A pro-Trump mob broke through security barriers and stormed the U.S. Capitol as Congress began to ratify President-elect Joe Biden’s electoral college victory in the 2020 election on Wednesday afternoon. The rioters prompted a lockdown of the Capitol and an evacuation of lawmakers. After the building was cleared, Congress resumed the electoral count, finally certifying the results at 3:45 a.m.
A pro-Trump mob broke through security barriers and stormed the U.S. Capitol as Congress began to ratify President-elect Joe Biden’s electoral college victory in the 2020 election on Wednesday afternoon. The rioters prompted a lockdown of the Capitol and an evacuation of lawmakers. After the building was cleared, Congress resumed the electoral count, finally certifying the results at 3:45 a.m.
Photograph by Nina Berman

A historic day in photos: from a pro-Trump insurrection to a pre-dawn Biden victory sealed

Insurgents breached the Capitol, wielding Confederate flags and Trump banners, rampaging as they tried to halt Congress’s vote to certify Biden’s election.

Vice President Mike Pence made Joe Biden’s electoral win as the 46th president of the United States official in the early hours Thursday morning, presiding over a historic joint session of Congress that lasted through the night after violent mobs overran the U.S. Capitol, seeking to upend the Electoral College and popular vote results, egged on by President Trump in a 70-minute speech.

The normally solemn atmosphere at the Capitol Building was transformed into a scene of chaotic violence unprecedented in modern times on Wednesday afternoon, as a mob of insurgents waving Trump flags, Confederate symbols, pro-Nazi messages, and other symbols of right-wing extremist groups breached the building’s security, halting proceedings to certify Trump’s defeat and forcing lawmakers to take cover as they were evacuated to safety with gas masks, as violent protesters roamed hallways, smashed windows, and destroyed Congressional property.

“To those who wreaked havoc in our Capitol today, you did not win,” Pence said, in a rebuke to Trump, who had urged on his supporters during a defiant speech while Congress met to certify Biden’s victory. “Violence never wins. Freedom wins. And this is still the people’s house.”

Abandoned by Congressional allies and in the midst of several resignations from his staff, Trump released a statement early Thursday morning: “Even though I totally disagree with the outcome of the election, and the facts bear me out, nevertheless there will be an orderly transition on January 20th.” (Trump’s statement contradicts numerous state courts that rejected lawsuits because of a lack of evidence of electoral fraud.)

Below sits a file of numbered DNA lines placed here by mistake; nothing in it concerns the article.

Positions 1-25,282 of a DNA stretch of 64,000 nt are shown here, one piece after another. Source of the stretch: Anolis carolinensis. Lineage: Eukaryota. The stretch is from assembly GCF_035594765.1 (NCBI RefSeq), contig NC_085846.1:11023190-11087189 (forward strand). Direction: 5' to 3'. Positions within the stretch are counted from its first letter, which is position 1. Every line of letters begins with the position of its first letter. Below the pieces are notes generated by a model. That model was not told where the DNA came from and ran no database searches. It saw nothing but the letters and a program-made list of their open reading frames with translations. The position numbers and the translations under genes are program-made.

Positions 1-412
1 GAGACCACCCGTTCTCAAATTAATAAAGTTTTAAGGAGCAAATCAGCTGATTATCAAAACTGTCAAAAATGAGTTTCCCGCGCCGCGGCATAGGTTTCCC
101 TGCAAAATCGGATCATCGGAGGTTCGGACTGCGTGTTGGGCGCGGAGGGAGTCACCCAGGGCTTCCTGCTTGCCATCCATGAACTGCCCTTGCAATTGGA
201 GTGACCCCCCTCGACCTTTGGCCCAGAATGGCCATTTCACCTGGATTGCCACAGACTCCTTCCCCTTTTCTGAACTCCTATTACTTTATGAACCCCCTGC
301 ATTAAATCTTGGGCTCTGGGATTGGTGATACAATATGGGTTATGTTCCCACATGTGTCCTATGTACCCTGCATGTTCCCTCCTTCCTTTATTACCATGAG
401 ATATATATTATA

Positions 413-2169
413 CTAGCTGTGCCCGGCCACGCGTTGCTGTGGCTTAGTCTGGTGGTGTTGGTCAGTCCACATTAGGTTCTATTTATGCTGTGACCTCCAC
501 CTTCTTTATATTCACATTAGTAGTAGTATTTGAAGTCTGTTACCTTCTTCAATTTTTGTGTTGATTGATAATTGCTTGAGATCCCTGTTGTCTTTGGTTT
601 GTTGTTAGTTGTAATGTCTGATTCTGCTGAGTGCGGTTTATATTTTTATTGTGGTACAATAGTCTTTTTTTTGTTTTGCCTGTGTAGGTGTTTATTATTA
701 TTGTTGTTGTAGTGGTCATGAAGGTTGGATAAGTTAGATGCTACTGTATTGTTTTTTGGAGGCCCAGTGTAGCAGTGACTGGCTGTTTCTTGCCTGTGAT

Hours after the riot began, Trump had repeated baseless claims that he had won and that the election results were fraudulent in a one-minute video, but finally told his supporters to “go home,” adding, “We love you, you are very special.”

Four people died in the violence, including a female Trump supporter who was shot in the chest, as well as two men and one woman who died in separate medical emergencies, according to Washington, D.C.’s police chief. A pipe bomb was found and defused at the nearby headquarters of the Republican National Committee, and a suspicious package was found at the Democratic National Committee, which was evacuated; a cooler of Molotov cocktails were also found nearby, police said. The D.C. National Guard was deployed to contain the chaos, and flash bangs were heard at the Capitol during the melee. (Watch a National Geographic photographer document the mob at the U.S. Capitol.)

In a rare break from President Trump during these last four years, Senate Majority Leader Mitch McConnell, a Republican from Kentucky, called the mob violence a “failed insurrection” that underscored the importance of the democratic process. “They tried to disrupt our democracy,” McConnell said. “They failed.”

Some Republican senators who had intended to dispute Biden’s victory on Wednesday, including outgoing Senator Kelly Loeffler of Georgia, reversed course, giving full support to certifying Biden’s victory. Longtime Trump loyalist Lindsey Graham, Republican of South Carolina, angrily declared, “Count me out, enough is enough,” adding it was vital for lawmakers to make people understand the vote results were fair and legal.

During the breach of the Capitol building, the mob rampaged and vandalized the office of House Speaker Nancy Pelosi, a Trump campaign flag was flown from a Capitol’s gallery, and a Confederate flag was unfurled outside the Senate chambers. Tear gas was used in the Capitol Rotunda.

Both Republicans and Democrats had implored Trump to direct the protesters to quit. Former President George W. Bush compared Trump’s refusal to accept Biden’s win as behavior in a “banana republic,” while Trump’s first Defense Secretary Jim Mattis said the president had “fomented” mob rule and become “a man without a country.” Trump’s former chief of staff, Mick Mulvaney, who has been serving as the president’s envoy to Northern Ireland, urged Trump to call an end to the violence, and later said he resigned Wednesday night.

Biden, in a nationally televised speech, also had urged Trump to end this. “Think of what the rest of the world is looking at,” Biden said.

The Capitol has been the site of violence over the years. It was the target of 9/11 bombers, but the hijacked jetliner flying toward it was downed in rural Pennsylvania. In 1971, the antiwar group the Weather Underground exploded a bomb on the Senate side of the Capitol, causing hundreds of thousands of dollars in damage, but no casualties. In 1954, four armed Puerto Rican nationalists fired from the House gallery, wounding five House members.

Nina Strochlic contributed to this report.

 

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